High-profile scholarships, fellowships won by University students, graduates

Students and recent graduates from Arts & Sciences have made an impressive showing in their annual quest for prestigious national scholarships and fellowships, including four recipients of the 2003 Andrew W. Mellon Fellowships in Humanistic Studies.

“It’s an honor for any institution to place a student in the Mellon program, and getting four of these awards in one year is fairly amazing,” said Dirk M. Killen, Ph.D., assistant dean, academic coordinator and fellowships adviser in Arts & Sciences.

The Mellon fellowship is a competitive award that helps promising first-year doctoral students prepare for careers of teaching and scholarship in humanistic disciplines. It covers tuition and fees in first year of graduate study and includes a stipend of $17,500.

The University’s Mellon recipients are William Bulman, a 2002 graduate continuing advanced studies in history; and three former or current students who are pursuing doctorates in English literature — Miles Grier, Class of 2000, Ian Cornelius, Class of 2002, and Garth Greenwell, who will receive a master of fine arts degree today.

Killen credited the high number of recipients to Miriam L. Bailin, Ph.D., associate professor of English in Arts & Sciences and the University’s faculty coordinator for the Mellon program.

Other students receiving prominent academic awards for 2003 include:

• Justin B. Cox, a junior majoring in political science and philosophy, both in Arts & Sciences, is one of 21 students nationwide selected for the $32,000 Beinecke Memorial Scholarship for graduate study.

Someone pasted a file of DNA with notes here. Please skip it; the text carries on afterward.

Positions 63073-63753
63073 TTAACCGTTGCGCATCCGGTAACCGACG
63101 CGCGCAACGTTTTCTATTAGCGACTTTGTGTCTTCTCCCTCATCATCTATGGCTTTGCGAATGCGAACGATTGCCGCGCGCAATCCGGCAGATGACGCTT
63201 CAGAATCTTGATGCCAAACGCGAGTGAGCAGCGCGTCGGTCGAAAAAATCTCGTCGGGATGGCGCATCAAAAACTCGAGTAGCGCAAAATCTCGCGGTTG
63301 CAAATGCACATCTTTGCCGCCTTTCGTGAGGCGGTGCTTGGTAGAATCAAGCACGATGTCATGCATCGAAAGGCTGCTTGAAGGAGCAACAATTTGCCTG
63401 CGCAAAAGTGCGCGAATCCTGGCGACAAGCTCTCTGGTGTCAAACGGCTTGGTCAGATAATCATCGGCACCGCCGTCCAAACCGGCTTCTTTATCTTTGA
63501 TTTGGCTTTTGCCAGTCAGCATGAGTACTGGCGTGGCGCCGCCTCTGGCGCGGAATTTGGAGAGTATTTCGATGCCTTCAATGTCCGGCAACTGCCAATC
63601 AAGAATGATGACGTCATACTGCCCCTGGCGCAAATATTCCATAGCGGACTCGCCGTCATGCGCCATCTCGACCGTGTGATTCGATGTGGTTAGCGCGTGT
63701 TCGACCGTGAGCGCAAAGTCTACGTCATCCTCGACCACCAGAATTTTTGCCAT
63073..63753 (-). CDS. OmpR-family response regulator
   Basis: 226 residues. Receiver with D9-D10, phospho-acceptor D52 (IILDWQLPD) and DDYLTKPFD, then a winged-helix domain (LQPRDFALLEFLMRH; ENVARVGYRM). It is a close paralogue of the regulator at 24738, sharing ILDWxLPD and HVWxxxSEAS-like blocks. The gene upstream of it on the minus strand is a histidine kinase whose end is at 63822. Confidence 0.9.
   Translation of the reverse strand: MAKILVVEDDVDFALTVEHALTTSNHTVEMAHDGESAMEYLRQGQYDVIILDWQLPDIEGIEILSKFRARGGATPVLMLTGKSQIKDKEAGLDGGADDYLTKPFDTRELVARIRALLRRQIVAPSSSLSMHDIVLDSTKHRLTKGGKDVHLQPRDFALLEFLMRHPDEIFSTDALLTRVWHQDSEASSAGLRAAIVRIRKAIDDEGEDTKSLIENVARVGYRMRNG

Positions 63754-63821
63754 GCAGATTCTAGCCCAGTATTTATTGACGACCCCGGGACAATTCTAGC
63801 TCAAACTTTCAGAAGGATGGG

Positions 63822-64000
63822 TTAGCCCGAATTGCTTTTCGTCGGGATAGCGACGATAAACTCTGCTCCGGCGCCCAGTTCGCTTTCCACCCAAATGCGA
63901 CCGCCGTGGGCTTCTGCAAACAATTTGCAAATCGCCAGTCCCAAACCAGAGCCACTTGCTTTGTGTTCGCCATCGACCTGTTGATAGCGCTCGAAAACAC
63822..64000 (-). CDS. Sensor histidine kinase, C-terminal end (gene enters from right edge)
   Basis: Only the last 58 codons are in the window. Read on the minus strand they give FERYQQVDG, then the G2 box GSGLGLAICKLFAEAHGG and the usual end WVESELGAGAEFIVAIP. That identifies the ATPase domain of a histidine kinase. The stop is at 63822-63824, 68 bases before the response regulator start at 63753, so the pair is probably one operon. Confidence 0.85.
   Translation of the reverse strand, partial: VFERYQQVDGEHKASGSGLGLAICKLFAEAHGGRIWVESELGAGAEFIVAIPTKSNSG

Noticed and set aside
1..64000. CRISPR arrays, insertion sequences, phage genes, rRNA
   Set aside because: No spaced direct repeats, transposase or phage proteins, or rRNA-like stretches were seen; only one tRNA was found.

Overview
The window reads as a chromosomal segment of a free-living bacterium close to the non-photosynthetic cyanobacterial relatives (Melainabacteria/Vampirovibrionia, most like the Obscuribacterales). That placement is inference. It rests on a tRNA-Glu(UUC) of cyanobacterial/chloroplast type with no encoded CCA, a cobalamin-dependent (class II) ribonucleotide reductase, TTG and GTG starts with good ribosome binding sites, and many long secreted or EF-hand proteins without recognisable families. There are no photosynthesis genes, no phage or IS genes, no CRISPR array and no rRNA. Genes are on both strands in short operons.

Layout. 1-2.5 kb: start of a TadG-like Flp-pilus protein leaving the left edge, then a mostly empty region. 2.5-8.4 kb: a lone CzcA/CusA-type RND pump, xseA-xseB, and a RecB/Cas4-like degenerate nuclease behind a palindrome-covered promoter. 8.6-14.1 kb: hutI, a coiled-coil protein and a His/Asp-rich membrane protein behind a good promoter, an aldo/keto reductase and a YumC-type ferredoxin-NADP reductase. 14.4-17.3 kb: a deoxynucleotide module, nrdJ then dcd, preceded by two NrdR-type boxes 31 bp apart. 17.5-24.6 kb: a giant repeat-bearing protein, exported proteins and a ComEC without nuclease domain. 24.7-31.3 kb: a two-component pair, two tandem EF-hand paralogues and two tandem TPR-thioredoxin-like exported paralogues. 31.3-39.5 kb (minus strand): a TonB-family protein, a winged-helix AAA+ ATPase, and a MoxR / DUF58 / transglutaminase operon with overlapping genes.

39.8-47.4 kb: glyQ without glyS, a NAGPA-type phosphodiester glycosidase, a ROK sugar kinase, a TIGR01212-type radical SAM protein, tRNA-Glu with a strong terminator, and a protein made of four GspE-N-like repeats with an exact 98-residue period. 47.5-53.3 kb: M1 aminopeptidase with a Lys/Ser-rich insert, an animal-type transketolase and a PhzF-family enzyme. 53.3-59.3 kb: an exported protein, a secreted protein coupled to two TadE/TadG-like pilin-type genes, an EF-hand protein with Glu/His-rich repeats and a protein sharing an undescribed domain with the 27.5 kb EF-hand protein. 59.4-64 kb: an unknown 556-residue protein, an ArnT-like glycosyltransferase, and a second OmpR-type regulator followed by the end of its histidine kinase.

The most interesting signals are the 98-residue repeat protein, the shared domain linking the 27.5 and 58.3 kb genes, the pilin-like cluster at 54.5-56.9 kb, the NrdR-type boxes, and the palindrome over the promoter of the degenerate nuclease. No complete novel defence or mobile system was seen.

• Bethany L. Ehlmann, a junior in Arts & Sciences, won the Morris K. Udall Scholarship. Udall scholarships support students committed to environmental fields and Native American students with interest in health care and tribal policy.

• Seth Garz, Class of 2002, was named a junior fellow in the Carnegie Endowment for International Peace program. He learned of his award while doing research on environmental development in China through the Fulbright program. The Carnegie endowment, a nonprofit organization dedicated to advancing cooperation between nations, selects about 10 junior fellows each year to work with its senior researchers.

The University also had two students selected as 2003 recipients of the Barry M. Goldwater Scholarship. The scholarship, which supports outstanding students pursuing careers in mathematics, science and engineering, covers up to $7,500 annually toward tuition, fees and books in their junior or senior year.

The University’s Goldwater winners are junior Craig H. Mermel, a biochemistry and mathematics major who plans to conduct medical research after earning a doctorate in computational molecular biology; and sophomore James S. Prell, a chemistry and mathematics major who plans to explore new pathways for synthesis after earning a doctorate in physical organic chemistry.

“The Goldwater is generally considered to be, if not the most prestigious, then certainly one of the most prestigious awards for undergraduates planning careers in the sciences, engineering or math,” Killen said. “We had four Goldwaters last year, and I’m just delighted to have two more this year.”